Did you really say that all women under 25 should be forced to have an abortion? she said.


ì’ve got children and I’m 23.

Good for you.

Are you not going to retract what you said?

No. But I promise to never say anything like that again if you fuck off.

Ah, Friedrich and I: we are comrades in cuntishness.

Chapter 6: Why you ought to read Ecce Homo

If there was ever a philosophy text [of the most profound sort] that one ought to read for the laughs, as well as for the insight, then Ecce Homo is it. I am a philosophy graduate, and, certainly within my field, there are a large number of gruelling humourless monsters, like, for example, Being and Time [which I spent most of my third year studying]. I learnt a lot from those books, don’t get me wrong, but I wouldn’t read them purely for pleasure. You won’t open up Being and Nothingness at random, glance down the page and think ha ha ha, you cheeky bugger, that’s hilarious, but you might when flicking through this text. Neitszche has a novelist’s touch; he appeared to realize that the best way to get one’s ideas across, to motivate people to want to read one’s books, was to be provocative and entertaining. Ecce Homo is his final text and is, in essence, an investigation, an overview, an elucidation, of his previous work; there’s an intimate gather round and let me tell you about all my great ideas. You may have missed them or misunderstood them the first time around, feel to the thing, and for these reasons it is probably the best introduction to one of the greatest philosophers.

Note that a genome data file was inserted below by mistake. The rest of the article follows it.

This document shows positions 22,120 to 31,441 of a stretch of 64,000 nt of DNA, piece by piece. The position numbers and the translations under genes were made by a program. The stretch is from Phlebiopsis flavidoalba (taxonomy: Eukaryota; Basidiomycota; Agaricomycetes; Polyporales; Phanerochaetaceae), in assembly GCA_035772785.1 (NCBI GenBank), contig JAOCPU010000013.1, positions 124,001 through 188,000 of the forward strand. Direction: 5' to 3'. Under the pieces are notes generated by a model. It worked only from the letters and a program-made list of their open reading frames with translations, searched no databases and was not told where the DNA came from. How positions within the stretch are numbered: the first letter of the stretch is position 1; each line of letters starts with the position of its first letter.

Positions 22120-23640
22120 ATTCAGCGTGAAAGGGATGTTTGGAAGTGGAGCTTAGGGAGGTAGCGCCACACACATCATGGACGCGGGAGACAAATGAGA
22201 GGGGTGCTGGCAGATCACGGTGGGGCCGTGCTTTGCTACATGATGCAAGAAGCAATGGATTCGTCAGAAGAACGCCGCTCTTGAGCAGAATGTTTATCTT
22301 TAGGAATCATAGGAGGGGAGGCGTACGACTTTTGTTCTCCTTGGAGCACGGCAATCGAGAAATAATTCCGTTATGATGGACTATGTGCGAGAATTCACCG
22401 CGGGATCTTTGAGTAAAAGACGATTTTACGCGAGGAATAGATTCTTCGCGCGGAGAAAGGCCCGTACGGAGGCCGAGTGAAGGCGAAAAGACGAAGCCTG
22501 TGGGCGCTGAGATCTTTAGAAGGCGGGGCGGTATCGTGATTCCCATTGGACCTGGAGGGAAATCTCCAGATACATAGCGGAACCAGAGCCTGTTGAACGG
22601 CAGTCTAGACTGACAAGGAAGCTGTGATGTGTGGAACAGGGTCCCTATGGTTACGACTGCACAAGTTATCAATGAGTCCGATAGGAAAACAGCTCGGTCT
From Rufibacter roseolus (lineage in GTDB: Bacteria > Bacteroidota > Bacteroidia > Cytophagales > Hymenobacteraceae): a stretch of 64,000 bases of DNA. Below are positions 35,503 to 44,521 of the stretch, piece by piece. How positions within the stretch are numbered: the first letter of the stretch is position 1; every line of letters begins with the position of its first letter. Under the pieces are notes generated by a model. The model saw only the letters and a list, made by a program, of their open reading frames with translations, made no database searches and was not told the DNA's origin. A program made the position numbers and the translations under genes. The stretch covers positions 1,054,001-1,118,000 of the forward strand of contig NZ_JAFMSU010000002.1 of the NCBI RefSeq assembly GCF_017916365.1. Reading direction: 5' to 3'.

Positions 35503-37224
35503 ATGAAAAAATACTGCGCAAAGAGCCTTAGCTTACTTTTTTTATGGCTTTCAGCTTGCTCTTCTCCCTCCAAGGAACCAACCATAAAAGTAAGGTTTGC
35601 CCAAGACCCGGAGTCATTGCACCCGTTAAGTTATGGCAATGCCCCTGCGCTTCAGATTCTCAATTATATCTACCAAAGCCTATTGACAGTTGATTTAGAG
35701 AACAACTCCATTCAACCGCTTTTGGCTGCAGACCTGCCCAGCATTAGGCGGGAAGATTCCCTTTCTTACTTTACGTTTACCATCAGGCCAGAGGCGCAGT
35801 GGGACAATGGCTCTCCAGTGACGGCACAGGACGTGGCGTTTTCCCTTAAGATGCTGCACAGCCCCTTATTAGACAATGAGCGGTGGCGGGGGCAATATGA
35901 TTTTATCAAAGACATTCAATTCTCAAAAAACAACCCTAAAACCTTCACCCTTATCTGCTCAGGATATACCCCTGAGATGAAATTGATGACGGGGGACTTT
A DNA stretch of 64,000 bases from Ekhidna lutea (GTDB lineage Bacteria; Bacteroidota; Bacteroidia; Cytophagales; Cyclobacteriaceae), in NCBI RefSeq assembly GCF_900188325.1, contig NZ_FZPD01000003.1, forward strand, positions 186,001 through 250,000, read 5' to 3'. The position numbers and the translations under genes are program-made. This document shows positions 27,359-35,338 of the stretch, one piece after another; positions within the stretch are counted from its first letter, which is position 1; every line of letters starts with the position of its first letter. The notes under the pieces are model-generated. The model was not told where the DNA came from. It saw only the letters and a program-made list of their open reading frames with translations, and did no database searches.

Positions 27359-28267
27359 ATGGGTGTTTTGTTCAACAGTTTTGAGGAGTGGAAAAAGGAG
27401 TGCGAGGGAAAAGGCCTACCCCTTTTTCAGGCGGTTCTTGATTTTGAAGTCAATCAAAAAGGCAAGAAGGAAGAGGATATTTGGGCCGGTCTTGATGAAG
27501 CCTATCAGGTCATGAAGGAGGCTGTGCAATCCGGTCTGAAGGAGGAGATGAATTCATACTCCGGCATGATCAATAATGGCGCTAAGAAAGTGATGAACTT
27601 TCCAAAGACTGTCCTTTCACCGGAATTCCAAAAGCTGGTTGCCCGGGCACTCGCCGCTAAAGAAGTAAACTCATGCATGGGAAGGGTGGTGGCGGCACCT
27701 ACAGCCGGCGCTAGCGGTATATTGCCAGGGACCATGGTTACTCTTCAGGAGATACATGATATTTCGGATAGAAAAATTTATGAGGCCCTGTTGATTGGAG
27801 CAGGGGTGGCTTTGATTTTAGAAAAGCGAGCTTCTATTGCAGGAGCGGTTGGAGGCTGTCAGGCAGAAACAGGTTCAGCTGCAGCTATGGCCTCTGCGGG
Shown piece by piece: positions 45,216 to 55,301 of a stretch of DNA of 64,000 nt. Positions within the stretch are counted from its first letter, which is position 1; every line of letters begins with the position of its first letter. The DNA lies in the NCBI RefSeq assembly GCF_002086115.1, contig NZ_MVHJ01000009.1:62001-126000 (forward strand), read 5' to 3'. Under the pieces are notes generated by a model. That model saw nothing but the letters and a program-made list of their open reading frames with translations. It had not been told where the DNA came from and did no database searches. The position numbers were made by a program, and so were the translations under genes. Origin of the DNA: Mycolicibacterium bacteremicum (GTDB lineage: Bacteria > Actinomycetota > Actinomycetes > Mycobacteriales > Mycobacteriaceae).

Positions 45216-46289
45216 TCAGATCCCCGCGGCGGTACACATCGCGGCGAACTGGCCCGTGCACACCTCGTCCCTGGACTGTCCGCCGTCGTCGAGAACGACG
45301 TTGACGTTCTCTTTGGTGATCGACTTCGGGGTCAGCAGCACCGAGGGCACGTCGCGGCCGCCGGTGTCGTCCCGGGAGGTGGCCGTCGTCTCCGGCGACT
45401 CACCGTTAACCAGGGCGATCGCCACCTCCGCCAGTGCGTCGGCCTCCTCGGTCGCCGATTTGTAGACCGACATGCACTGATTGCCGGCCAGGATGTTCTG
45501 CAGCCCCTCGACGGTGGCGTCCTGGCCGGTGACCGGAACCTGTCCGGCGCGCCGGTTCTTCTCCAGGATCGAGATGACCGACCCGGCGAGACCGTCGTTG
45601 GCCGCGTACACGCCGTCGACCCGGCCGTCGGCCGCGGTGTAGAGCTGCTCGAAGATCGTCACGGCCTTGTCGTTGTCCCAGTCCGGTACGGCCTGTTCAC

As for the controversy surrounding the man, I don’t doubt for one second that he was in earnest with regards to many of his ideas, but I am of the opinion that some of the outrageous things he wrote/said were designed to jab you like a pencil to the small of your back, to wake you up, make you concentrate. To some extent he was saying: don’t just accept the first lazy thought that enters your head, don’t just fall in with popular opinion. Speculate! Be original! And that’s the finest example anyone could set for you.


One last thing, although I am in no way comparing, in terms of quality or philosophical rigour, a book review to the work of a man of genius, if you find this review irritating then you’ll likely think the same thing of Ecce Homo.